Today’s article — the first of a two-part series — examines the worldwide implications of the Spanish influenza. Next week’s article focuses on how this 1918 pandemic affected Central Okanagan residents.
This article is not intended to cause fear or upset, by linking or comparing 1918 circumstances and the current global health concerns. It was written to inform readers about an event which occurred 102 years ago and is not designed, in any way, to shape our responses to the COVID-19 outbreak.
The 1992 Oxford Modern English Dictionary defines pandemic as “(of a disease) prevalent over a whole country or the world.” During the 20th century, our planet experienced several pandemics, including the 1918 Spanish influenza, 1957 Asian influenza, and the 1968 Hong Kong influenza.
Two million people died worldwide from the Asian flu, while the Hong Kong flu claimed about 34,000 victims. Estimates of worldwide deaths from the Spanish flu vary greatly, ranging from 10 million to more than 100 million people. Arguably, it was the 20th century’s most deadly pandemic.
The Spanish influenza — also known as “la grippe” or “the Spanish Lady” — had three distinct waves: early 1918; late 1918-early 1919; and 1919-20. The second wave, brief in duration, was the most deadly, accounting for millions of deaths, most in October and November of 1918.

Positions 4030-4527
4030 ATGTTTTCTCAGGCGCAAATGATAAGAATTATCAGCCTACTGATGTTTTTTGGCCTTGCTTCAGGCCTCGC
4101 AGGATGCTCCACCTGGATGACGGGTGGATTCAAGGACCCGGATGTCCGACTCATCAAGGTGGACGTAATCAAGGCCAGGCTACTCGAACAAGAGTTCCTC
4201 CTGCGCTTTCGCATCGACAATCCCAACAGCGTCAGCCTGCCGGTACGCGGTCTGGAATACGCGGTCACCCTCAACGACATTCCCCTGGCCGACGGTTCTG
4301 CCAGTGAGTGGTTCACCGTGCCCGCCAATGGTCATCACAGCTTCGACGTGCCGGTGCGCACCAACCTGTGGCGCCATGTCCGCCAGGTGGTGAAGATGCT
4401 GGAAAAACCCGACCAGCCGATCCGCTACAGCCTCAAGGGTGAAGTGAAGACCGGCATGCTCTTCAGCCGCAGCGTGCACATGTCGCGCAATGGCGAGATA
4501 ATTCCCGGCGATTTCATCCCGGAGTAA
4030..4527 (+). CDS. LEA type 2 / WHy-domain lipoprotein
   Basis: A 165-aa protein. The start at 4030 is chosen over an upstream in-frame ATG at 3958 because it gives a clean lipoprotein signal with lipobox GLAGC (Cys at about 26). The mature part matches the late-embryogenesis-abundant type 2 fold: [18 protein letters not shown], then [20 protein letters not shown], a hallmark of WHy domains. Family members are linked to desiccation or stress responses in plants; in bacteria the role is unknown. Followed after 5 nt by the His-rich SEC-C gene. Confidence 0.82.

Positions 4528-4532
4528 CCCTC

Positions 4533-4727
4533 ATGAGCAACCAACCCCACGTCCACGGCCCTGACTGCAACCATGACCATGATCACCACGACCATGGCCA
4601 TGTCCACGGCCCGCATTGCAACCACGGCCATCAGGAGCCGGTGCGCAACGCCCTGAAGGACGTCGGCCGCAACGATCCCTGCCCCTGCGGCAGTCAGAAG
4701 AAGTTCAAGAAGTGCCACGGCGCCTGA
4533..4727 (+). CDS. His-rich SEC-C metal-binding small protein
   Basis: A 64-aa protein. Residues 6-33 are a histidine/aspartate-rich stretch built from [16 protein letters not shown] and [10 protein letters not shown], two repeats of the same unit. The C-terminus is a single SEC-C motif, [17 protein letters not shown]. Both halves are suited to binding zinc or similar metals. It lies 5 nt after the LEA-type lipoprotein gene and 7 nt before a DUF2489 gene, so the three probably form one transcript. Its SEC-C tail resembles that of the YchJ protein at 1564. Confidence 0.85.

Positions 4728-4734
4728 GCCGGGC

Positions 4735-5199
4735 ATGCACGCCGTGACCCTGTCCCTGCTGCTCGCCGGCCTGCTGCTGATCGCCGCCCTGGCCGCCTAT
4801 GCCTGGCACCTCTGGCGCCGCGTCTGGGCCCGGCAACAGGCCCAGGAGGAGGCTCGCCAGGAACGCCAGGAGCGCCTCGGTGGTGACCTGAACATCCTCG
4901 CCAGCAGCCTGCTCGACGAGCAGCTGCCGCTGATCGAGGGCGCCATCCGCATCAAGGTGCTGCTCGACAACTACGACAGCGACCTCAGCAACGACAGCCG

Spanish influenza was caused by the H1N1 virus, the organism responsible for the 2009 swine flu outbreak. This virus originated in animals — probably swine or birds — and was transmitted to its unknowing human hosts, where it quickly and efficiently mutated.
The Spanish flu did not originate in Spain; of that, we are certain. What came to be known as the Spanish influenza first made itself known in early 1918, its origins generally cited as northern China, a First World War British army base in France, or the American mid-west.
As early as February of 1918, three influenza deaths in Haskell County, Kansas, were dutifully reported to health officials in Washington, D.C., who promptly disregarded their significance, aiding the flu’s spread to the general population.
That this pandemic occurred during the First World War (1914-1918) is not surprising. During those turbulent years, there was a large-scale movement of humanity — troops and civilians alike — retreating from the ravages of war or entering or leaving the theatres of battle. Rail transport, a fast and efficient method of transportation during those tumultuous years, was as an efficient way of unknowingly moving the virus from country to country, inevitably resulting in a pandemic.
The First World War is remembered for its reliance upon trench warfare. Life in the trenches was terrible and challenging, as soldiers on both sides of the conflict spent days and months living outdoors, slogging through foul and muddy trenches, while breathing damp and fetid air.